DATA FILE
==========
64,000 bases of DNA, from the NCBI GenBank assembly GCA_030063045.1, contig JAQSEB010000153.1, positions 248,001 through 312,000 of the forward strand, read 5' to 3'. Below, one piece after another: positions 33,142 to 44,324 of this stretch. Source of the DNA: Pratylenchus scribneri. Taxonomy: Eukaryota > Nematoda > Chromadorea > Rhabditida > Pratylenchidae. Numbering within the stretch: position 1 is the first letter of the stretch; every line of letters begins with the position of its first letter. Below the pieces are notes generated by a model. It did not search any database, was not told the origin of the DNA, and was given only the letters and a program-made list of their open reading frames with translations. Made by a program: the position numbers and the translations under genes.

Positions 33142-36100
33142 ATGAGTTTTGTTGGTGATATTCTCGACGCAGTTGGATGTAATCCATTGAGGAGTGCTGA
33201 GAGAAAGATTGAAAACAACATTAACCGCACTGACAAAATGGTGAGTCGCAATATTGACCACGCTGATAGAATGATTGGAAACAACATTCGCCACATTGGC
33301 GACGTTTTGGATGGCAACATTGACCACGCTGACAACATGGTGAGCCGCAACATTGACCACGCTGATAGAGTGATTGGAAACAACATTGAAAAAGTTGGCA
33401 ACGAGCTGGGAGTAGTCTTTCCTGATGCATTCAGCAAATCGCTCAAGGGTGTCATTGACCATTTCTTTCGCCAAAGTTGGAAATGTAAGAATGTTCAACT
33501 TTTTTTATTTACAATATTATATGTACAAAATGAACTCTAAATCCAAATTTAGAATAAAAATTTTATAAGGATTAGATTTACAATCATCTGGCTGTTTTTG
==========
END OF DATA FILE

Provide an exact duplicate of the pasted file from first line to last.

64,000 bases of DNA, from the NCBI GenBank assembly GCA_030063045.1, contig JAQSEB010000153.1, positions 248,001 through 312,000 of the forward strand, read 5' to 3'. Below, one piece after another: positions 33,142 to 44,324 of this stretch. Source of the DNA: Pratylenchus scribneri. Taxonomy: Eukaryota > Nematoda > Chromadorea > Rhabditida > Pratylenchidae. Numbering within the stretch: position 1 is the first letter of the stretch; every line of letters begins with the position of its first letter. Below the pieces are notes generated by a model. It did not search any database, was not told the origin of the DNA, and was given only the letters and a program-made list of their open reading frames with translations. Made by a program: the position numbers and the translations under genes.

Positions 33142-36100
33142 ATGAGTTTTGTTGGTGATATTCTCGACGCAGTTGGATGTAATCCATTGAGGAGTGCTGA
33201 GAGAAAGATTGAAAACAACATTAACCGCACTGACAAAATGGTGAGTCGCAATATTGACCACGCTGATAGAATGATTGGAAACAACATTCGCCACATTGGC
33301 GACGTTTTGGATGGCAACATTGACCACGCTGACAACATGGTGAGCCGCAACATTGACCACGCTGATAGAGTGATTGGAAACAACATTGAAAAAGTTGGCA
33401 ACGAGCTGGGAGTAGTCTTTCCTGATGCATTCAGCAAATCGCTCAAGGGTGTCATTGACCATTTCTTTCGCCAAAGTTGGAAATGTAAGAATGTTCAACT
33501 TTTTTTATTTACAATATTATATGTACAAAATGAACTCTAAATCCAAATTTAGAATAAAAATTTTATAAGGATTAGATTTACAATCATCTGGCTGTTTTTG